In the current issue of Wargames Illustrated we feature an article entitled ‘Between the Jaws of Hyenas’ which includes a deliberately confusing scenario based on The Battle of Adwa 1896. We got a little too confused and got some of the maps a bit muddled!
Below you will find the correct maps required for the scenario.
P.S. The maps in the Interactive version of the magazine were published correctly.
Diagram 1 demonstrates the actual situation. Column A has made slow progress and is far behind the other two. It has a long way to go to reach its objective and may not do so. Column B, in the centre, has made average progress and still has a short distance to go to reach its objective. Column C has made excellent progress and has reached their objective already.
If you set up your tables as shown in Diagram 1 the players will instantly see their position in relation to the other two columns and quickly work out which hills are likely to be their objectives. They can see what they need to do to mutually support each other without the need for communication. They can also see from their God-like position above the battlefield that if Column A marches off the north-east corner of their table they will march onto the south-west corner of Column B’s board, whilst the commander of Column C will immediately recognise that he must simply hold the hill on his baseline and need not advance. In short, the players will have far more information than their historical counterparts ever would have, and they will not rely on intelligence or communication from their comrades to understand what needs to be done to achieve victory. A replay of the confusion of Adwa is unlikely.
Diagram 2 suggests a minor change that begins to introduce some confusion. All we have done here is push the boards so that they are now parallel to each other. Remember, Diagram 1 shows the true position. If Column A marches off the north east corner of their board they will still enter the south west corner of the board containing column B. However, by pushing the boards into a parallel position this will not now be immediately obvious to the players. They may all very well assume that they have made equal progress during the night march and are now marching parallel to each other, which will not be correct. You can see how, by making this small adjustment we have started to mess with the players’ heads. When the players are given messages by the umpire stating that they can hear firing coming from the north west, or east etc, this information will now appear confusing to the players as the direction of the firing will not marry up to where they can “see” their friendly columns to be.
However, this is where the wargamers low cunning will kick in. Once told he can hearing firing from the north east but he can see that the column directly east of him is engaging the enemy, the wargamer will no doubt quickly realise that the umpire is toying with him. After a couple of turns of confused faces, no doubt the players will quickly surmise where they actually are in relation to each other and act accordingly. The umpire will have momentarily foxed them, but not for long.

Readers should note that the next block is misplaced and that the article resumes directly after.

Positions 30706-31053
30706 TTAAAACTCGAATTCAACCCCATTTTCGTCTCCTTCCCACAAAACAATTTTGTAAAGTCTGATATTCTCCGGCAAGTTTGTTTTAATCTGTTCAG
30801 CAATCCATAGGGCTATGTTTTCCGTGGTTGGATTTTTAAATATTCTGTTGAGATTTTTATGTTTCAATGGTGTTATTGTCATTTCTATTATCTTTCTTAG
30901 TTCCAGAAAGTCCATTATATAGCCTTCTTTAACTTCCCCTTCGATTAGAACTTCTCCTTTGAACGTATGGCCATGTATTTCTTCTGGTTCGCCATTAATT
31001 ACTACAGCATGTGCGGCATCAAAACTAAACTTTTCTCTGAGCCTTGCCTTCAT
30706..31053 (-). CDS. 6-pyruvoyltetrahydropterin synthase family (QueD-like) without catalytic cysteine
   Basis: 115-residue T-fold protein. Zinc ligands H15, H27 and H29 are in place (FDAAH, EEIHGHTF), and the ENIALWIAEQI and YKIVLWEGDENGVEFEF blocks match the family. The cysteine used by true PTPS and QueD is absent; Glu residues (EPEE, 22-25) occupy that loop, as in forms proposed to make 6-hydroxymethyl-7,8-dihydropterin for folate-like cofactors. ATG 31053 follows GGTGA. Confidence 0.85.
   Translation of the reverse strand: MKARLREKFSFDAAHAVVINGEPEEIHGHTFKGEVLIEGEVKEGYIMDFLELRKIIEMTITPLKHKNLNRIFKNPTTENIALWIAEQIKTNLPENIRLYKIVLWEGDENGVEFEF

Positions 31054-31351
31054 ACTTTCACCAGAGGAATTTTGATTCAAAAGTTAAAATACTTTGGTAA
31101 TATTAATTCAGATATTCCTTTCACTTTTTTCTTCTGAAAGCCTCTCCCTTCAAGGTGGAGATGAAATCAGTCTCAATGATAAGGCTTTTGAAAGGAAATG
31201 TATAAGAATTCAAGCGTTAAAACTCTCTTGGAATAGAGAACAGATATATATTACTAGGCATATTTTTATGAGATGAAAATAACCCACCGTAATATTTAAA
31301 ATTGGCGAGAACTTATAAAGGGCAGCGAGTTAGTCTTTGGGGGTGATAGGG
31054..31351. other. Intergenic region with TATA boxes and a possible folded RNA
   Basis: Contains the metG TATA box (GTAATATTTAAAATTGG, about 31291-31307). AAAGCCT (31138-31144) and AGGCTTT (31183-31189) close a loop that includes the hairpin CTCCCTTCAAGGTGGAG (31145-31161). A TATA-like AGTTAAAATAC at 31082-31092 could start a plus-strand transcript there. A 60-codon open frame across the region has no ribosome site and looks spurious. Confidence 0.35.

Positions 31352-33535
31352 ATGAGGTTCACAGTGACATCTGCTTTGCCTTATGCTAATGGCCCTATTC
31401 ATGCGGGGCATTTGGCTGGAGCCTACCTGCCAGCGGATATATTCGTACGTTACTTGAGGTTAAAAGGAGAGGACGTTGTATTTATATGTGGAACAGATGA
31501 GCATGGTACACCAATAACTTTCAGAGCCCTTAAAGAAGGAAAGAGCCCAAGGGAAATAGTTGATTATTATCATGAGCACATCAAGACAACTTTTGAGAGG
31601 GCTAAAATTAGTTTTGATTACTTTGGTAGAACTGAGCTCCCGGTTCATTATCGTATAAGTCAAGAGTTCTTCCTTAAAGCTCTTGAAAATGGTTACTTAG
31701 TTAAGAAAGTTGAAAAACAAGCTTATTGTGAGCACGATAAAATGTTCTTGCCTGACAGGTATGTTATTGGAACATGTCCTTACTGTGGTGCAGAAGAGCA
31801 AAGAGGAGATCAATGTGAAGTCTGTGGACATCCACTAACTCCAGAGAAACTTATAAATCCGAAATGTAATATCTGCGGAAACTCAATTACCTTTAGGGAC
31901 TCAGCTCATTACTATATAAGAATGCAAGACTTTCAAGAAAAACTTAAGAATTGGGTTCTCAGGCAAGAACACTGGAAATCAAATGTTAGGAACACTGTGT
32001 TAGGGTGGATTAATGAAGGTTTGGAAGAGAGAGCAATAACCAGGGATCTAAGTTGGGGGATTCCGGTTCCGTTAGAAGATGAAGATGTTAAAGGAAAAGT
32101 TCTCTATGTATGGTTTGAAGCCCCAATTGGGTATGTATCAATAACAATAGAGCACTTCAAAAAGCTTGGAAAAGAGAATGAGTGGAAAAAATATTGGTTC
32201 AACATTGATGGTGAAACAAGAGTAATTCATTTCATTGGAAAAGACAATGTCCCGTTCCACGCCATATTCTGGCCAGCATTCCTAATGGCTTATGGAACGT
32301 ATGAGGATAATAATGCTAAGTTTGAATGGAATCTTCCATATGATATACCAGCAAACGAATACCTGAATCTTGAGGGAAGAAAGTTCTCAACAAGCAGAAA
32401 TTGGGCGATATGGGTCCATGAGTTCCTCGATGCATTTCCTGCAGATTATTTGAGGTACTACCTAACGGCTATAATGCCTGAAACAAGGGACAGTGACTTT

Diagram 3 shows a set up of boards guaranteed to keep your players guessing. Remember, Diagram 1 shows the true position. All we have done here is moved the boards around and placed them parallel to each other. As before, if column A marches off the north east corner of their board they will still march onto the south west corner of the board containing column B. This is where it gets a little tricky for the umpire who must now keep track of the various columns, especially when the fighting starts and he needs to hand messages giving the direction the firing is coming from.
The players might assume that the board set up represents the three columns as they are in relation to each other and that the three columns have made roughly the same progress during their night march. In fact, none of this will be as it appears.
You can see now that the when the centre column B first engages the enemy, the commander of Column A will be told the firing is coming from the north east whilst the commander of Column C will be told that the firing is coming from the south west. This will now be counter intuitive, and the player will not know whether to believe his eyes or the “intelligence” the umpire has just handed him. You can see that the player will now have to decide if the information is perhaps a false lead. Should he march to the sound of the guns or attempt to follow his orders?
There is an added element of confusion here that I think I should spell out. When the boards are placed parallel to each other, all the players will think that they need to take a hill somewhere in the centre of their board to achieve their objective. In truth this is only the case for column B. Column A will have to march to the very top of their board to achieve their objective whilst Column C are already next to theirs. However, as soon as the boards are placed in a parallel position I have no doubt the commander of Column C will immediately advance, despite what it says in his brief.